Intravenous literature: Olthof, E.D., Rentenaar, R.J., Rijs, A.J. and Wanten, G.J. (2012) Absence of microbial adaptation to taurolidine in patients on home parenteral nutrition who develop catheter related bloodstream infections and use taurolidine locks.Clinical Nutrition: Official Journal of the European Society of Parenteral and Enteral Nutrition. Dec 5. .
BACKGROUND & AIMS: Some home parenteral nutrition (HPN) patients develop catheter related bloodstream infections (CRBSI) despite using an anti-microbial catheter lock solution taurolidine. The aim of this study was to assess whether long-term use of taurolidine leads to selective growth of microorganisms with increased taurolidine minimum inhibitory concentrations (MICs).
METHODS: Bloodstream infections among 158 HPN patients with long-term taurolidine catheter locking were analyzed retrospectively. CRBSI-diagnosis was based on clinical symptoms, culture results, and absence of other sources of infections. CRBSIs were classified as definitive, probable or possible and exit site/tunnel/port or luminal infections. MICs were determined by broth microdilution.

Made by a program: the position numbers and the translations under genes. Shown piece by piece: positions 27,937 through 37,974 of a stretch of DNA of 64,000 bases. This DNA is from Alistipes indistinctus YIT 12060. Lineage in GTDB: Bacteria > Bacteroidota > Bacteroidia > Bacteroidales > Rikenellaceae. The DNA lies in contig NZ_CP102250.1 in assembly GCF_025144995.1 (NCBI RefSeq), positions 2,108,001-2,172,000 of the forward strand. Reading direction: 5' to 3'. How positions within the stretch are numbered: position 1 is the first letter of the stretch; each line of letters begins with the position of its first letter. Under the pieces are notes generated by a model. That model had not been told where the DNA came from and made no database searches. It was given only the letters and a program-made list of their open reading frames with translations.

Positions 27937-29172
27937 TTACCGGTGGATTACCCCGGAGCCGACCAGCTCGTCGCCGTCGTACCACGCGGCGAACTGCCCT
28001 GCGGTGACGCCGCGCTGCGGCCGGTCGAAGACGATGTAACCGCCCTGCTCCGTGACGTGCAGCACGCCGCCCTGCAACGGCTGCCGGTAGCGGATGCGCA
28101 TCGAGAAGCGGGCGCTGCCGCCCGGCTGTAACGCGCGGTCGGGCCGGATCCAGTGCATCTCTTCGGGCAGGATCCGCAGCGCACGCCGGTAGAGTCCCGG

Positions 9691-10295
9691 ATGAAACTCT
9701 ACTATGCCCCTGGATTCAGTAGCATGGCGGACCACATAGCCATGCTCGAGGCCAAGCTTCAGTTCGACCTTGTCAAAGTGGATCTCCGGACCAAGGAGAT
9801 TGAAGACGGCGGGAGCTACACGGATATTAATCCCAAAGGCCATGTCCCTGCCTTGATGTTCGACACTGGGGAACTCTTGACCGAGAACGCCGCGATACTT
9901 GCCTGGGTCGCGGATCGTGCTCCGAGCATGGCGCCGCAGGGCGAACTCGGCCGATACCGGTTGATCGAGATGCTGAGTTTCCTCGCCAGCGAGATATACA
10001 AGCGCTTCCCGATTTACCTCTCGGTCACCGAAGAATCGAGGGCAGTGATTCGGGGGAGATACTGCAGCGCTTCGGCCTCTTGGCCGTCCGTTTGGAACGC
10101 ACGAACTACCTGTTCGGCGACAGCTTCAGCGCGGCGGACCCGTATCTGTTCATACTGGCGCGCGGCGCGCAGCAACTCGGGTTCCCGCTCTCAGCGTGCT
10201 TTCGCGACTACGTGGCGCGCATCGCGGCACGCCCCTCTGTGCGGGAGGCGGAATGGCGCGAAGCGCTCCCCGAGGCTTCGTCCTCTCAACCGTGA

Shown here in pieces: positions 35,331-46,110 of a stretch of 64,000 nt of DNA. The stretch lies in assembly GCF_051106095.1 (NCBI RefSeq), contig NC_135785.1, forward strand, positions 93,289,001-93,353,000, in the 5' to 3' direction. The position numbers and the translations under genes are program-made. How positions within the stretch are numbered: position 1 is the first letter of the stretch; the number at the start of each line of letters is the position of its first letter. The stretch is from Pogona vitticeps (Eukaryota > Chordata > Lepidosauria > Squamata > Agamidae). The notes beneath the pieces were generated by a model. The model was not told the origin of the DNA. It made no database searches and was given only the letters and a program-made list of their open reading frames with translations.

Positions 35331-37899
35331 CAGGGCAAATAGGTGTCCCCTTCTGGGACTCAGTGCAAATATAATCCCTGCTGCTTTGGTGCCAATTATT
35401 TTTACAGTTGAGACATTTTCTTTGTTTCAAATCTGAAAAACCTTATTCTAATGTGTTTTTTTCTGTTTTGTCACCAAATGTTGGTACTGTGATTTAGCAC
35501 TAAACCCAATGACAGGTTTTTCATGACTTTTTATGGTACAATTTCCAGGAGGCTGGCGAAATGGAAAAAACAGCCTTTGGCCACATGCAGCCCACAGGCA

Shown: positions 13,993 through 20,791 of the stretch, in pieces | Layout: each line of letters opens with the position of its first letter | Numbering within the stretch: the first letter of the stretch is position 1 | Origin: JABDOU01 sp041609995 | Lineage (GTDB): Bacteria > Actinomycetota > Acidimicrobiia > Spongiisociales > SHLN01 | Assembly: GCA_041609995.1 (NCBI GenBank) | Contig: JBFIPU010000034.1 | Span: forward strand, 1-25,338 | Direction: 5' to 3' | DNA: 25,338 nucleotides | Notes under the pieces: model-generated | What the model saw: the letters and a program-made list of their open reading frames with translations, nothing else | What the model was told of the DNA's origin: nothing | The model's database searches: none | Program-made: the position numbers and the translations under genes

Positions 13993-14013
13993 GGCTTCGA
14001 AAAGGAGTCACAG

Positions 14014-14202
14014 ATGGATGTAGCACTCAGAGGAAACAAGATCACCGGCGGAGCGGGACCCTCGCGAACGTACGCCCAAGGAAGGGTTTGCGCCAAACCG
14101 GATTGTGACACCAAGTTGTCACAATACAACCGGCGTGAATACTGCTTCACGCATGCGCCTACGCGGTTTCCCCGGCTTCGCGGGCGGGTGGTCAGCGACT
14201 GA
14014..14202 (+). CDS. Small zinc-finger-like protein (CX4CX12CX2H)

RESULTS: Between January 2009 and April 2011, 14 patients developed at least one luminal CRBSI episode during long-term taurolidine catheter locking (median (range) = 451 (78-1394) days). Coagulase-negative Staphylococcus species or Staphylococcus aureus predominated among CRBSI-causing Gram-positive bacteria. Taurolidine MICs were 512 mg/l or less in 50% of these isolates (MIC(50)). Taurolidine MIC(50) for Klebsiella pneumoniae and Escherichia coli, the most common CRBSI-causing Gram-negative bacteria, were 256 and 512 mg/l, respectively. Taurolidine MIC(50) among CRBSI-causing Candida albicans were 2048 mg/l.
CONCLUSION: Adaptation of microorganisms to taurolidine has not yet emerged as a factor in the pathogenesis of CRBSI in HPN patients with long-term taurolidine catheter locking.